How to Get Funding for Your Project

PITFALLS TO AVOID, AND HOW TO MAXIMISE YOUR CHANCES OF SUBMITTING SUCCESSFUL FUNDING APPLICATIONS

Stacked coinsThere is no magic formula for preparing a successful funding application.  Different funders will want different information and probably from slightly different angles, and the application forms can be long and arduous to complete! Set yourself up for success by avoiding some of the most common pitfalls.

  • From the outset assume that whoever assesses your project has no prior knowledge of your project at all.  It may seem obvious to you what your project will do, why it is important and who it is important to and why and whether your group has the capacity to deliver, but the grants officer assigned to your project may not know your group, your area or why it is so important that your group gets funding for its project. Grants officers also read and process large numbers of grant applications.    It’s a good idea to put yourself in their shoes when preparing a funding submission and help by being as clear and concise as you can when writing your funding proposal.
  • Know what grant scheme you are applying for and know what it is designed to do and what it is designed to deliver. Many applications are not considered because applicants do undertake this basic piece of research and the activities proposed fail to meet the specific grant scheme conditions.   
  • Avoid the ‘there is grant money available so they can give it to me' syndrome. Grant schemes have boundaries and specific circumstances within which Grants are only given. Yes they are looking to award the grant money, but only to the most worthy eligible applications. 
  • Avoid rushing an application and not reading the supporting guidance. Relying on grant titles to tell you what a scheme is for is NOT recommended.  Obtain any published guidance material and read it before applying (this also has other benefits as many grant schemes come with conditions attached and it is better to consider those before you apply).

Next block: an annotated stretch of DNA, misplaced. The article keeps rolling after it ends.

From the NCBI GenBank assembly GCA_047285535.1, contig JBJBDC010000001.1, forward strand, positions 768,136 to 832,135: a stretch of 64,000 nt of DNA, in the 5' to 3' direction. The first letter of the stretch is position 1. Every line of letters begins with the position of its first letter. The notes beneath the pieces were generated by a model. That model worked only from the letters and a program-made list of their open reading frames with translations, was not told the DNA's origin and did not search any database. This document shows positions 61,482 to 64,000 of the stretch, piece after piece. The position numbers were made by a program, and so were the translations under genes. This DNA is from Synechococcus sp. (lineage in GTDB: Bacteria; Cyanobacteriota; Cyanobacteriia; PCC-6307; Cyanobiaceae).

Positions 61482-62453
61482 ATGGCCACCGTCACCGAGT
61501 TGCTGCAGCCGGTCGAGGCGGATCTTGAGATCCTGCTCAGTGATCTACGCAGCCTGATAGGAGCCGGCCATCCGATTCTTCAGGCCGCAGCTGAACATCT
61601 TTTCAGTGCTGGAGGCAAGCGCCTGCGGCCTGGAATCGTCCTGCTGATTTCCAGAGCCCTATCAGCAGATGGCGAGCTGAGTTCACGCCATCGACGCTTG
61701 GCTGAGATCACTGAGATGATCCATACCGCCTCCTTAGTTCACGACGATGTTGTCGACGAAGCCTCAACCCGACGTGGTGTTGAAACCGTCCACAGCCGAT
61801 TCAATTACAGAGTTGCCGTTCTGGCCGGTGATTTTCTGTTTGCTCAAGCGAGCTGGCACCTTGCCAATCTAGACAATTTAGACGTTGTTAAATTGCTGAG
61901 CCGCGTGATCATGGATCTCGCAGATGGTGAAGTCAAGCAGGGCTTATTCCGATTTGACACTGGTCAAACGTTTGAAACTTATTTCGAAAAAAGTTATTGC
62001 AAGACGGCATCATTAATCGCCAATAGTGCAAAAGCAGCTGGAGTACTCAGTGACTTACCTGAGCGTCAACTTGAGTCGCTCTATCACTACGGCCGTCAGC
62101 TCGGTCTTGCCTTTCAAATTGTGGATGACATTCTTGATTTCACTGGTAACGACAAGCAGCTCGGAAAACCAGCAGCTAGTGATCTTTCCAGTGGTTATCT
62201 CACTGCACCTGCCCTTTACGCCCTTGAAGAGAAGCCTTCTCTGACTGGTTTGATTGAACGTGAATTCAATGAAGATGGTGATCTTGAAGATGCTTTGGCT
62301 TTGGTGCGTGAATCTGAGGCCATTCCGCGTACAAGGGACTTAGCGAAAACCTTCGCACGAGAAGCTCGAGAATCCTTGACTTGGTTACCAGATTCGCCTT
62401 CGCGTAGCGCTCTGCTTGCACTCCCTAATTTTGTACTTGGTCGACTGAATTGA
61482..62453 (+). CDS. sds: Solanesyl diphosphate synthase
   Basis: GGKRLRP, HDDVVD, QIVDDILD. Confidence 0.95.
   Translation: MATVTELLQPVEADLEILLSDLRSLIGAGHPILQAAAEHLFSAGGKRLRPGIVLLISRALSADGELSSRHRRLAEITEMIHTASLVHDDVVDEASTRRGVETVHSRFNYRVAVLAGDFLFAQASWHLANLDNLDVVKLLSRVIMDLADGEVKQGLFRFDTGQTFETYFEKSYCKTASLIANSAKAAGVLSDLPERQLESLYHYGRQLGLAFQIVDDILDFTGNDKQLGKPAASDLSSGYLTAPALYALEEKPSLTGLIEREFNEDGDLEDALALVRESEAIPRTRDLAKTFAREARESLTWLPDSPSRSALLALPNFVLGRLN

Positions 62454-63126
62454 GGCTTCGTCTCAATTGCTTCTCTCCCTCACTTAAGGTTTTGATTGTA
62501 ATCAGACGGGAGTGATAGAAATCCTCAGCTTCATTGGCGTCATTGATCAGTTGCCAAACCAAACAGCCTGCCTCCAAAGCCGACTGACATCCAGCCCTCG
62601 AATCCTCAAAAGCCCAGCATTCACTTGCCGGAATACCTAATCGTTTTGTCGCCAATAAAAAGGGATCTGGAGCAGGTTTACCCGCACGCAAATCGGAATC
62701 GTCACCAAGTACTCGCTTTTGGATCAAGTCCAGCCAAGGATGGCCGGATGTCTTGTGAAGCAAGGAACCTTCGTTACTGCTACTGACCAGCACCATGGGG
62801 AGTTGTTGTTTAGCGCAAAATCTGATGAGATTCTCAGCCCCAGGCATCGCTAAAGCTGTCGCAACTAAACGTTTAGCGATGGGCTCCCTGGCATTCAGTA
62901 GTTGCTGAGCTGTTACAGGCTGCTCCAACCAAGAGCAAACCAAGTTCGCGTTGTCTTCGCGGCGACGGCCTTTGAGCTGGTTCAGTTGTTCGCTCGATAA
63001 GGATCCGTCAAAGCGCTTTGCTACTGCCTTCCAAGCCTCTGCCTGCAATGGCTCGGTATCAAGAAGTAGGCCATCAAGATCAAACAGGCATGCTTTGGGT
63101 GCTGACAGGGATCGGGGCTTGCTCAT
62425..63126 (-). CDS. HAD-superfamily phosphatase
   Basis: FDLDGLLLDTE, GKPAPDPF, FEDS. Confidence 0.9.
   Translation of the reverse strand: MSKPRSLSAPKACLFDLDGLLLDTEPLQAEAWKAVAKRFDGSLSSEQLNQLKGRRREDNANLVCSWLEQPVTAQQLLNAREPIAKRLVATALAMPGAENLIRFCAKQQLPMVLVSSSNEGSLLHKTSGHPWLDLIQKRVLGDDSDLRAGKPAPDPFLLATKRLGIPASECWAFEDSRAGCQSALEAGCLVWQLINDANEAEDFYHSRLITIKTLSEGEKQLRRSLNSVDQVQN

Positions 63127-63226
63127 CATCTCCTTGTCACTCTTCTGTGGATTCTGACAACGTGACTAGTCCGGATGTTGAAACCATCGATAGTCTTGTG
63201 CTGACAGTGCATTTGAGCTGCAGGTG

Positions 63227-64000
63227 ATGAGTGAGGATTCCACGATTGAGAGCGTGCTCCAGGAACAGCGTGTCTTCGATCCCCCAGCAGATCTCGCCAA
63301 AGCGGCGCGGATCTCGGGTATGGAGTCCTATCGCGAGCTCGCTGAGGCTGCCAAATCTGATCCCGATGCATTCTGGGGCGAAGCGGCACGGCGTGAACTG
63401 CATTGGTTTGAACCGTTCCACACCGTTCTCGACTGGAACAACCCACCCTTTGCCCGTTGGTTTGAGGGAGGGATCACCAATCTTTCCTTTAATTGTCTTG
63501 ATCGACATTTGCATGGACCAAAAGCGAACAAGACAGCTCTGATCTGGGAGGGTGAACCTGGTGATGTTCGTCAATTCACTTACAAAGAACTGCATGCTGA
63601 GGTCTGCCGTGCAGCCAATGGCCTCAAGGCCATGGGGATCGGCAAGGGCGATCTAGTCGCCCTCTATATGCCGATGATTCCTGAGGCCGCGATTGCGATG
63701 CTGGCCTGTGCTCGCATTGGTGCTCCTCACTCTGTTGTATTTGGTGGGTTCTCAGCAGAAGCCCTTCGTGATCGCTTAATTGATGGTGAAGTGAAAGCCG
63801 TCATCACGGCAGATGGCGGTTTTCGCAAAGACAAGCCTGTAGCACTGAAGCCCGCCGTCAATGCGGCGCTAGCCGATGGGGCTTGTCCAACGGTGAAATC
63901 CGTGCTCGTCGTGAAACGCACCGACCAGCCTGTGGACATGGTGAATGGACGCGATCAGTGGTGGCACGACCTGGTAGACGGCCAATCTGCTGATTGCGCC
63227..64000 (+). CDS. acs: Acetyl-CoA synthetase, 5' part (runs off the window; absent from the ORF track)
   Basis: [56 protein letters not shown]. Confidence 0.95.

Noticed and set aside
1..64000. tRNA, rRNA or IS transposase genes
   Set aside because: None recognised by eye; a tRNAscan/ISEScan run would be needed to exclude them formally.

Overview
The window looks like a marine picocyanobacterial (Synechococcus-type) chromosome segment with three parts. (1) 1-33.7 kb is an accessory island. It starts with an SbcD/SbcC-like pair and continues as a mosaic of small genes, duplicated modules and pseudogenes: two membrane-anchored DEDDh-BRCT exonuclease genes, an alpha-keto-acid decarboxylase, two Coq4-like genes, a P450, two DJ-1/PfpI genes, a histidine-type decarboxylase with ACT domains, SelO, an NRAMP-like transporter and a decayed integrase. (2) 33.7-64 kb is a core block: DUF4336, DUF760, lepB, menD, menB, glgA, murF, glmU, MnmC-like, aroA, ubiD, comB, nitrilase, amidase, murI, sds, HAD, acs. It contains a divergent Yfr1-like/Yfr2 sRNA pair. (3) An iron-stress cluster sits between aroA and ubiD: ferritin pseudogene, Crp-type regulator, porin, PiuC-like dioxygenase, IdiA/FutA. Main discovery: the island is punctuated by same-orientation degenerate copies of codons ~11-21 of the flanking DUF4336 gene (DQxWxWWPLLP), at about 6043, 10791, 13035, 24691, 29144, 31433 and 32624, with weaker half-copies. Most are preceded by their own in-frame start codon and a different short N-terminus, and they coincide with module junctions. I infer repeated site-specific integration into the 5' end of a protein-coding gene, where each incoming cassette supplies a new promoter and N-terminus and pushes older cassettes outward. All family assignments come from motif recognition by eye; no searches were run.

• Don’t stretch the boundaries of the grant scheme by proposing activities that border what the grant is designed to support, or by including minor eligible activities as part of a larger non-eligible project.
  • Avoid picking up key words from the scheme guidance and then trying to make the grant scheme fit the application or trying to shoe-horn a project into a specific grant scheme.  If what you need a grant for is excluded or predominantly excluded in the guidance then it is time to rethink and seek alternatives.
  • Applications fail because applicants have not been critical enough of a project at an early stage in its development.
  • Applications fail when applicants believe that their project or application is far more important than it really is.To judge whether your project is eligible and put it in context, try to find examples that the grant scheme has funded and critically compare them with yours.   They are usually documented publicly somewhere.

    MATCH FUNDING

    Many grants to not fund the full cost of a project. Very often grant schemes will fund a percentage of the total cost of the project.  The part of the cost that the grant will not cover  needs to be found from another source and that is match funding.  Match funding is not matching the grant pound for pound.  For example if a grant scheme offers 90% of a project’s costs the applicant has to put at least 10%   match funding towards the project.  In some cases grant funds only offer 40-50% grants.  The applicant has to find the means to cover the remaining 50-60% of the project costs.  Its important therefore to understand how much the grant will covered how much remains to be found before making the grant application.

    Some grant schemes require that match funding is made available in cash, but some allow an in-kind contribution which takes account of the time people involved in the project give free of charge, or a non-cash contribution that takes account of any goods or services provided free of charge. Its important to know which is allowable for a particular grant scheme so that you do not waste time making applications that will be rejected for not having the necessary match funding.